Nursing homes are often confronted with a lack of palliative knowledge, education and medical facilities to take care of dying residents. Moreover, increasing financial pressure from the primacy of economic principles and the resulting competitive situation of homes for the elderly implies that dying cannot be managed adequately. In many cases, terminally ill residents are moved from the nursing home to hospitals in the expectation that medical technology still can save them. In addition, demographic transitions, the increasing number of women in labour force and geographical mobility as features of modern society influence the availability of informal care of family members [1,2]. Further, families taking care of the dying at home are faced with a lack of ambulant home care services. Basic requirements for dying at home are relatives that are able to cope with the situation both physically and emotionally ("family care giver burden"), the availability of ambulatory palliative care, and suitable conditions in terms of space and necessary technical equipment for care [8,9,10]. In contrast to the hospital, the home as the place of dying holds the promise of being able to manage the dying situation and maintaining control over the medical treatment [2].

The review of literature reveals that the large majority of people asked about their preferences wish to die at home and not in an institution. Studies show that this holds true for 50 to 90 per cent of those asked about their preferences [10,11]. Both the dying and their relatives associate the idea of a "good death" with it happening at home [12,13]. Images of a good death also include aspects such as autonomy and respect, adequate pain therapy and management, and being informed about the medical prognosis [12]. These values are diametrically opposed to the number of people that actually die at home, the share of which generally hovers around 20 to 30 per cent in a cross-national comparison [14,15]. Exceptions are, for instance, the German state of Rhineland-Palatinate at 37.3 per cent in 1995 [16]. In Brussels (Belgium), on the other hand, the rate of those dying in their private home is particularly low at 15.1 percent [17].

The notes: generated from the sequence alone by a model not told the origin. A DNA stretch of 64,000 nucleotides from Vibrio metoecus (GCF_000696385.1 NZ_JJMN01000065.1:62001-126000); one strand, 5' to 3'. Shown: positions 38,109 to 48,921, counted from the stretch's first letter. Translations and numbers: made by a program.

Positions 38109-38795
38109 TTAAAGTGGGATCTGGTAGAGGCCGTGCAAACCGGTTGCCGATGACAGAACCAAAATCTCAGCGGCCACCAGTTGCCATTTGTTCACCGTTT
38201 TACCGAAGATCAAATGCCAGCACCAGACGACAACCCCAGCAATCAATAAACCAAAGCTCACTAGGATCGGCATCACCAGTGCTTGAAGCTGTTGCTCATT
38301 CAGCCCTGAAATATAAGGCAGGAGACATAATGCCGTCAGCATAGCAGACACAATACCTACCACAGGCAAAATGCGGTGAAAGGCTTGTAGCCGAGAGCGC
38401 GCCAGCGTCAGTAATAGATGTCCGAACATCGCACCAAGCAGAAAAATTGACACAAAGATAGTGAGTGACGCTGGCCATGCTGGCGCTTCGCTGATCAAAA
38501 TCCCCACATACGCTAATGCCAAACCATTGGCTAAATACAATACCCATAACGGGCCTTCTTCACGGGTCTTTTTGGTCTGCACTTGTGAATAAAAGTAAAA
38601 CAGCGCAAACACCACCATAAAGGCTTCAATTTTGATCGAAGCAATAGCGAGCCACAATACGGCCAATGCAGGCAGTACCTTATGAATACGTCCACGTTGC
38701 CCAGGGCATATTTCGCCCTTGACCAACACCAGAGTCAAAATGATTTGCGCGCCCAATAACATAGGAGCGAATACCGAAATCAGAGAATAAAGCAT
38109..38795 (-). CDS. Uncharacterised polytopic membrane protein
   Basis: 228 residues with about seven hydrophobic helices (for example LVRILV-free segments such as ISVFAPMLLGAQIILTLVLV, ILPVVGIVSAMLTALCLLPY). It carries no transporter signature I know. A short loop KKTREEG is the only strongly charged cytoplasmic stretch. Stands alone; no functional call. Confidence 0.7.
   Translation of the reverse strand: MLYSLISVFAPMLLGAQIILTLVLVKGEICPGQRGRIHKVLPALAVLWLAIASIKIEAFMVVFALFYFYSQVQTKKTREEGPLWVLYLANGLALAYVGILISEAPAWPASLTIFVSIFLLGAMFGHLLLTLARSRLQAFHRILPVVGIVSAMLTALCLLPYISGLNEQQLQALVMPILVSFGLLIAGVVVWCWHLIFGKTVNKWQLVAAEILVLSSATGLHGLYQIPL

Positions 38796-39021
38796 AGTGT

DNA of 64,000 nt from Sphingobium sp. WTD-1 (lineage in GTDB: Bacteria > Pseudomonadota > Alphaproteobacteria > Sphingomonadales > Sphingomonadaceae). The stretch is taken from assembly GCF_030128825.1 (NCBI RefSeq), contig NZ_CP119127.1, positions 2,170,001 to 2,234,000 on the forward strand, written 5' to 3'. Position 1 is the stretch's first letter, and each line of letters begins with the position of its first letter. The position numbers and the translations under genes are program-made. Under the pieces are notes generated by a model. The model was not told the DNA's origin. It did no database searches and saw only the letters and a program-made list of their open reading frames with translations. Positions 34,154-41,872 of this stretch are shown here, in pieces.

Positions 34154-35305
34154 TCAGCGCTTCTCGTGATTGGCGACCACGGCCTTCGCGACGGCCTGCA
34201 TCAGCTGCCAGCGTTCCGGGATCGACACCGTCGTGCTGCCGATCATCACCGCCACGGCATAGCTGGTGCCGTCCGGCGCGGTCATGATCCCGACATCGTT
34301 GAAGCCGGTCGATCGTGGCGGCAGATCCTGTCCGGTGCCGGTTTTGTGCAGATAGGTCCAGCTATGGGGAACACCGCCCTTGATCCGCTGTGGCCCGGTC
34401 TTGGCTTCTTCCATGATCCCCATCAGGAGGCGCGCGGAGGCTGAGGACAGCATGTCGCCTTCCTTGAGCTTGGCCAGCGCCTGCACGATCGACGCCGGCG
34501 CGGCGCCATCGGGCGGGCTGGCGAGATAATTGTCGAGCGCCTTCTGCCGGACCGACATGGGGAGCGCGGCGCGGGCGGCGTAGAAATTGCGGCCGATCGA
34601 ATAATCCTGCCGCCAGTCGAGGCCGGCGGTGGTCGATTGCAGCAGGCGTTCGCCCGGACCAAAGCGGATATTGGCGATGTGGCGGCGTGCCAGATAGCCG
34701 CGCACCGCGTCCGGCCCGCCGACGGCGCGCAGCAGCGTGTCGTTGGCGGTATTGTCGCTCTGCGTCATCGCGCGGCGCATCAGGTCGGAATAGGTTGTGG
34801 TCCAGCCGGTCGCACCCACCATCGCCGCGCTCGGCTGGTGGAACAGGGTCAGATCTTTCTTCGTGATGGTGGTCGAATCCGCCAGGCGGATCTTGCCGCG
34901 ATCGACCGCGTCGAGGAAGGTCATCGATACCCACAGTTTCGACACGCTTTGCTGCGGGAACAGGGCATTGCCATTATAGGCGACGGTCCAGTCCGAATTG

The term institutionalization carries the negative connotation of being the typical form of dying in modern service societies. It evokes images of loneliness, isolation and helplessness [18]. In this largely unexplored area, however, a normative evaluation of places of dying as "good" or "bad" is not possible as long as we lack properly defined criteria and empirical findings. The fairly high and, over many years, constant percentage of persons dying at home ranging between 20 to 30 per cent additionally casts doubt on the classic institutionalization of dying thesis [10]. Thus, dying in institutions cannot simply be deemed the "normal case" in modern society [19]. Moreover, there are signs for a shift from hospitals to retirement homes. This fact may also involve a shift in the experience of dying and possibly in the quality of dying since for many people residing in retirement or nursing homes, their retirement or nursing home actually becomes their "home".

Of the 827,155 deceased in Germany in 2008, 12.5 per cent were in hospice or palliative care. From 1996 till 2008 the share of ambulatory hospice services in Germany has steadily increased approximately fourfold. The number of in-patient hospice wards doubled between 2000 and 2001 from 62 to 123 units. Although the development slowed down in the following seven years, the number of hospice units increasing up to 163 until 2008, the rate of increase was similar to the early years of establishing hospice facilities when 31 in-patient units had been created from 1996 to 2000 [20]. In Germany the first palliative unit was opened in 1983 at Cologne University Hospital and the first hospice was founded in 1986 by Pastor Otto Türks in Aachen. Even now, country-wide provision of ambulatory care for the dying has not been achieved; it is still very much a matter of home care for the sick or the elderly. As a rule, this is carried out by family members, family practitioners and general nursing services provided on a voluntary basis. This general care is for the most part limited to maintaining the physical functions by performing or providing assistance with personal hygiene, dressing or administering medication and often does not cover psychosocial support, information for the family members or social networking of any kind. It neither ensures 24-hour pain management nor does it provide the medical services necessitated during the process of dying. All palliative or hospice services in Germany still depend on good will, voluntary commitment and informal know-how, regionally broken down into hospice and palliative facilities. The figures published by the German Hospice and Palliative Association (Deutscher Hospizund PalliativVerband) on their homepage and the database "Wegweiser Hospiz- und Palliativmedizin" (Guide to Hospice and Palliative Medicine) point to a rise in the number of ambulatory hospice and palliative services from 451 in 1996 to about 1500 in the year 2016 (, accessed on 11/27/2016).